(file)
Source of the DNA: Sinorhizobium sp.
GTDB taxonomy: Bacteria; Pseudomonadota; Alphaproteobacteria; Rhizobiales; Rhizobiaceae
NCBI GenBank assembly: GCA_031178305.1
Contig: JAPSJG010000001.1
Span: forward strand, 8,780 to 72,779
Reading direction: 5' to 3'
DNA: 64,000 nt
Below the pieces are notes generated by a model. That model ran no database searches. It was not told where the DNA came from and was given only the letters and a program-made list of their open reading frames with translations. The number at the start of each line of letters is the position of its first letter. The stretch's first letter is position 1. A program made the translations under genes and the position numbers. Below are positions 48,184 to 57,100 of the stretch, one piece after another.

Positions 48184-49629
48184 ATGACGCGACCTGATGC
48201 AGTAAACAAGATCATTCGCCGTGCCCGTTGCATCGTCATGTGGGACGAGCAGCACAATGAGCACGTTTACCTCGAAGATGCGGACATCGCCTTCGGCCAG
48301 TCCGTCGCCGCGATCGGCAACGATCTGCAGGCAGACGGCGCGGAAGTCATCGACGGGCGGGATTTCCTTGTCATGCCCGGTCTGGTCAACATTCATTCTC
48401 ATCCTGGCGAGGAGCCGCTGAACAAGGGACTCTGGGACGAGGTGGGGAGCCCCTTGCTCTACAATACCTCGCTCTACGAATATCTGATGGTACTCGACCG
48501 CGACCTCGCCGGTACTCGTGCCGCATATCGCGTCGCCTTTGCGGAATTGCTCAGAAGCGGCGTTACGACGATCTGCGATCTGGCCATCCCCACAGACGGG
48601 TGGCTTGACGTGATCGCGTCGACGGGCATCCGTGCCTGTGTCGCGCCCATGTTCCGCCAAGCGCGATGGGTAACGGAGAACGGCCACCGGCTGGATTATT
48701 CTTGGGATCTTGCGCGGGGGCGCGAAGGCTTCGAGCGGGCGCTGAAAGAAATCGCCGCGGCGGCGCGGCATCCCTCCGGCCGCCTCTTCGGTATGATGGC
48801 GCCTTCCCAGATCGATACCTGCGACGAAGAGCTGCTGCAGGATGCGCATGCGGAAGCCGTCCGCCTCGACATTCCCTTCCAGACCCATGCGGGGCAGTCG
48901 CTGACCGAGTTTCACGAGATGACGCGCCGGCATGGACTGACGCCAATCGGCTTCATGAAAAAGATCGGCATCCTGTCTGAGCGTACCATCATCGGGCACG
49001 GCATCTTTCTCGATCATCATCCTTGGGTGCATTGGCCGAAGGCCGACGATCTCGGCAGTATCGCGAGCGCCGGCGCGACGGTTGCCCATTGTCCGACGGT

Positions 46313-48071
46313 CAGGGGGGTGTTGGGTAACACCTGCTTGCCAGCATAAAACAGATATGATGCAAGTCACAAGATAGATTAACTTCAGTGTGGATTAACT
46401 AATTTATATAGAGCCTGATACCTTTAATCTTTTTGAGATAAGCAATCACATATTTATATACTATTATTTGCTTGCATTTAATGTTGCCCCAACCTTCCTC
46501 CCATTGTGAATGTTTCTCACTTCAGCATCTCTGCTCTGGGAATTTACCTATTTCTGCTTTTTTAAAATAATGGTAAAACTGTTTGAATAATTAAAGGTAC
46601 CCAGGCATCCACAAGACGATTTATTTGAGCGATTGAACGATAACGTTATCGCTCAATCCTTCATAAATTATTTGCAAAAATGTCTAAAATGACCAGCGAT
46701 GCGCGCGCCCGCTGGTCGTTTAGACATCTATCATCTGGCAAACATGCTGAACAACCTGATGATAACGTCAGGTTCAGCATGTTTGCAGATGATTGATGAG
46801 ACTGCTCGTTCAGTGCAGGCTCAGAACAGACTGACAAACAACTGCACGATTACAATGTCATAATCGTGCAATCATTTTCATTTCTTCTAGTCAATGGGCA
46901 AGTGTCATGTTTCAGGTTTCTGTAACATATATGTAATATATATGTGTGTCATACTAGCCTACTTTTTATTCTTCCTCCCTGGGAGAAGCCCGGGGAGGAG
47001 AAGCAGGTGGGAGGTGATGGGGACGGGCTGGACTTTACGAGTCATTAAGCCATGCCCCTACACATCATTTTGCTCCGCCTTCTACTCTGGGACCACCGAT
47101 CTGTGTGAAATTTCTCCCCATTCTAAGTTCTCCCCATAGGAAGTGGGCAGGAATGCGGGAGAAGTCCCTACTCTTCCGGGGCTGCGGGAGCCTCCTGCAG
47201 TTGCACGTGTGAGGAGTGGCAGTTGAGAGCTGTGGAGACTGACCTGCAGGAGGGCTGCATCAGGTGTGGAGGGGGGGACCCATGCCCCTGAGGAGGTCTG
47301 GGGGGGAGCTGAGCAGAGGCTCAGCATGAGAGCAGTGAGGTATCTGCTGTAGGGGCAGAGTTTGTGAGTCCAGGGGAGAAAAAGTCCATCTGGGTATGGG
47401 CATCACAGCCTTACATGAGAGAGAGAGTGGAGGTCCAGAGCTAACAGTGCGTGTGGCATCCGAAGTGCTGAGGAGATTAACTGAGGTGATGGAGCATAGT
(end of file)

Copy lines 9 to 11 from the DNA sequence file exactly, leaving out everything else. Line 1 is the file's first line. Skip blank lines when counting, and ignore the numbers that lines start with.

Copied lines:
Positions 48184-49629
48184 ATGACGCGACCTGATGC
48201 AGTAAACAAGATCATTCGCCGTGCCCGTTGCATCGTCATGTGGGACGAGCAGCACAATGAGCACGTTTACCTCGAAGATGCGGACATCGCCTTCGGCCAG